‘The Hanging Judge’ and ‘True Grit’

Published 11:57 am Friday, January 14, 2011

Column: Between the Corn Rows

Partial credit for inspiring this column goes to Adam Harringa. His Tribune column on Dec. 29 about the new film “True Grit” serves as an excellent salute to a young actress named Hailee Steinfeld. Also, the title of this film reminded me that a distant relative could be a part of the plot. And it isn’t very often a personal connection with a Hollywood production can be made. As a result, I started off the new year by going to see the second and latest film with this title. I wanted to see if a distant relative was again depicted as a part of the plot in the new Joel and Ethan Coen production.

As Adam pointed out in his column, ”True Grit” is set in the 1870s and is based on a book with the same title by Charles Portis.

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This 1968 novel was published by Simon and Schuster and became very popular. The plot was fictional, except for the main setting based on Fort Smith, Ark., and two characters. On page 18 a man named George Maledon becomes a part of the narrative. He was the official hangman for the Western Judicial District of Arkansas. On page 38 a Judge Parker is mentioned and described in more detail a few pages later. That’s right, I once read this book.

My grandmother mentioned Judge Parker several times when I was a pre-teenager. He was like a family legend. Also, my grandfather and great-grandfather had met the judge several times. After all, he was a relative.

The Portis book became the basis for a 1969 film with the same name starring John Wayne as the one-eyed Rueben J. (Rooster) Cogburn. Kim Darby had the role of the 14-year-old girl determined to legally avenge the killing of her father. Other actors in this first film, as listed by Adam, were Glen Campbell, Robert Duval and Dennis Hopper, By the way, this first production was filmed near Bishop, Calif., and John Wayne later won an Academy Award for his acting.

I made it a special point to go to this first film to see how Federal Judge Isaac Charles Parker was depicted. His role was played by James Westerfield, and I thought the courtroom scene was done very well.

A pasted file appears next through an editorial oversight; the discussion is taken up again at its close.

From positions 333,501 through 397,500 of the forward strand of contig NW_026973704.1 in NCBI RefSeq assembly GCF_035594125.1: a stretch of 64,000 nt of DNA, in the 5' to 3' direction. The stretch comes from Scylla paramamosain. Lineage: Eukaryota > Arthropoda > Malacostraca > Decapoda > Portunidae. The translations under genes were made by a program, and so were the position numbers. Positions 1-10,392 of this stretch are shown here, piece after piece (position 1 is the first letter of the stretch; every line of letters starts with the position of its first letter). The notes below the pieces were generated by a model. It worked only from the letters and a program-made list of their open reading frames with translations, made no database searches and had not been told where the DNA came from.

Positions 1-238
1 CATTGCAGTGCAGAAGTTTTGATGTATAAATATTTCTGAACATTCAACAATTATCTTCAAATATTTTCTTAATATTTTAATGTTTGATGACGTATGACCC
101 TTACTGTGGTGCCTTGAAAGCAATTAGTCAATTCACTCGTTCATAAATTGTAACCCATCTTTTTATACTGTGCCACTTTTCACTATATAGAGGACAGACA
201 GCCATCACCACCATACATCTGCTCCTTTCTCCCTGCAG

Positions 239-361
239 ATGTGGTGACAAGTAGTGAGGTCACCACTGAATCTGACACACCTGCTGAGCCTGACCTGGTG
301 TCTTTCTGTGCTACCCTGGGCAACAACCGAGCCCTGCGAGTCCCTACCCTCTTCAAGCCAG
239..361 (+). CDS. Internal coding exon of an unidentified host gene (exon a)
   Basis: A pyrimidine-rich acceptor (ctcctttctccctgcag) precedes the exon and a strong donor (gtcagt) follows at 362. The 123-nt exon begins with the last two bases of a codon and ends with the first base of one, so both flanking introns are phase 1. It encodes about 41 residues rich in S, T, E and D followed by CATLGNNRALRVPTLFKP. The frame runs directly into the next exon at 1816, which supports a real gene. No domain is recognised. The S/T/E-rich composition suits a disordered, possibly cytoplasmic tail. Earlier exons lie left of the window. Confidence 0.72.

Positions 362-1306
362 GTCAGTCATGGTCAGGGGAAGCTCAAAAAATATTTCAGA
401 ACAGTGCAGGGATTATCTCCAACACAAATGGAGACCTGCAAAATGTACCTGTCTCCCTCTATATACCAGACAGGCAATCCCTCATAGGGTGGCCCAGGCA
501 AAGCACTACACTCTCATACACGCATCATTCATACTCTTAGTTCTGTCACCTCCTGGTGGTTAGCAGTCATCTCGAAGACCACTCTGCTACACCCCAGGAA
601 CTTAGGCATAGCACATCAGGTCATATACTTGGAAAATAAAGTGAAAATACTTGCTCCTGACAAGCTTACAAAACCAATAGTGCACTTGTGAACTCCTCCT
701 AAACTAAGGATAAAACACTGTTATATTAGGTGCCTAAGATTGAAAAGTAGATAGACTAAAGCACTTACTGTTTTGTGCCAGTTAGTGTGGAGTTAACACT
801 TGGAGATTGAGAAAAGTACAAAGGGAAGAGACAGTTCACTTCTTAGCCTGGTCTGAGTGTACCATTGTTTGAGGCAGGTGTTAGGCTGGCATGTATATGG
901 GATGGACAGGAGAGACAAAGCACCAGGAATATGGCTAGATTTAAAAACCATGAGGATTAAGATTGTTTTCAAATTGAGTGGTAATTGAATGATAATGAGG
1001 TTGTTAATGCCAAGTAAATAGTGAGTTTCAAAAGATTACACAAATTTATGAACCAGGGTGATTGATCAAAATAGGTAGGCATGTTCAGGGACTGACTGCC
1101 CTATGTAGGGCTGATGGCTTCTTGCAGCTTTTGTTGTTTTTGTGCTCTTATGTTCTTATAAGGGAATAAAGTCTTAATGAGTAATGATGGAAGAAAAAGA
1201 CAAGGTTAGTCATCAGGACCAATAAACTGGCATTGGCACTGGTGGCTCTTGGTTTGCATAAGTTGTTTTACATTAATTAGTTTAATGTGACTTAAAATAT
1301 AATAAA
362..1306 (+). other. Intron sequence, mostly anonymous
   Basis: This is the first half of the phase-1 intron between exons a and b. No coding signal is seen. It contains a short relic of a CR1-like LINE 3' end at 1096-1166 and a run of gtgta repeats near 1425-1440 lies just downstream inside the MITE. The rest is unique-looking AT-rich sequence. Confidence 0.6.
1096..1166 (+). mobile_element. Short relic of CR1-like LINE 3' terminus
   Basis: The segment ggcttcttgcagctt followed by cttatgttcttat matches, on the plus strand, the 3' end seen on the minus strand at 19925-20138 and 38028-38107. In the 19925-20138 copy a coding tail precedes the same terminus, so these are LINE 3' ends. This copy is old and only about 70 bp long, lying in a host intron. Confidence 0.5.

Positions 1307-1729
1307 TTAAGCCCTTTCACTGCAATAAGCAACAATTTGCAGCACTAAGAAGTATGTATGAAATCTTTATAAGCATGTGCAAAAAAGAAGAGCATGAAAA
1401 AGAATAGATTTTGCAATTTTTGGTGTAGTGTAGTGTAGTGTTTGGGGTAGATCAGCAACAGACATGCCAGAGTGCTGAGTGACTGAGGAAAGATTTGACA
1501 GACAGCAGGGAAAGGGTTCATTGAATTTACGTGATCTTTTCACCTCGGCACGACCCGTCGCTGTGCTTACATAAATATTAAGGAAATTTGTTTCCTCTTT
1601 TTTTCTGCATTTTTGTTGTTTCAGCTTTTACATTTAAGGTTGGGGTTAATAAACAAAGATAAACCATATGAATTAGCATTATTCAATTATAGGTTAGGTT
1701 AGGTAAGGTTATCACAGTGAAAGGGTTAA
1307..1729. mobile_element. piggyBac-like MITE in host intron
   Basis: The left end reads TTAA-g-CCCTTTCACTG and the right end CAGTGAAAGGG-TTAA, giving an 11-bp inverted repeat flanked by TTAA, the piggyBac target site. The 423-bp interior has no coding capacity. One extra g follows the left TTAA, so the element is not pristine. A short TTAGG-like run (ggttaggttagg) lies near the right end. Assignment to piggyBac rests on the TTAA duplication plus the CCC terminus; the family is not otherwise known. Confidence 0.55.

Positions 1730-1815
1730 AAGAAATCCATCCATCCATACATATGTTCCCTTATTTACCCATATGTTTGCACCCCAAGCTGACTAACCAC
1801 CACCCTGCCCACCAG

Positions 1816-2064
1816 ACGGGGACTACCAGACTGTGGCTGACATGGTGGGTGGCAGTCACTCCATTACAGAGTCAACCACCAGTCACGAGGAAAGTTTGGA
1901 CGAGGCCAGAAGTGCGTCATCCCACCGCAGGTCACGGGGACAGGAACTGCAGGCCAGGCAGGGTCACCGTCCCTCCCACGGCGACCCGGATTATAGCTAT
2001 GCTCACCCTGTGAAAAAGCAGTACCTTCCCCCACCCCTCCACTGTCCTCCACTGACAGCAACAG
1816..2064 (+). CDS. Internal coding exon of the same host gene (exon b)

The “True Grit” book is now out of print. Yet, the Coen brothers decided to revive the Rooster Cogburn tale with a second film version that was released last month. The other major actors in this latest epic besides Hailee Steinfeld, as listed by Adam, are Jeff Bridges, Josh Brolin and Matt Damon.

There are some changes in the second version. For example, Judge Parker is shown in a courtroom scene, but he doesn’t have a speaking part. I’m not going to give away the plot, except for one detail. Near the end of the film Rooster Cogburn, as a federal marshall, says twice he wants to take the villain back to Fort Smith to Judge Parker’s court. And as I will explain later, this court became famous for the number of criminals legally hanged by Maledon.

As a real bonus, the American Movie Channel decided to show the original “True Grit” film on the evening of Jan. 6. Thus, I had the opportunity to again see the first version of the film that resulted in an Oscar for John Wayne.

There’s an interesting difference between these two films. As I’ve already mentioned, Rooster Cogburn was supposedly blind in one eye. Yet, in the first film, John Wayne has the black patch over his left eye. In the latest version, Jeff Bridges has the patch over his right eye. There are also other significant differences between the two versions of the Portis novel, but this will do for now.

The original 1969 “True Grit” has a running time of 128 minutes. However, the Tribune’s cable television guide has a full three hours listed for this film. It’s obvious that 52 minutes was allocated for commercial messages from sponsors.

In the next column we’ll have more information about the real life of Isaac Charles Parker, “The Hanging Judge” of Fort Smith, Ark.

Ed Shannon’s column has been appearing in the Tribune every Friday since December 1984.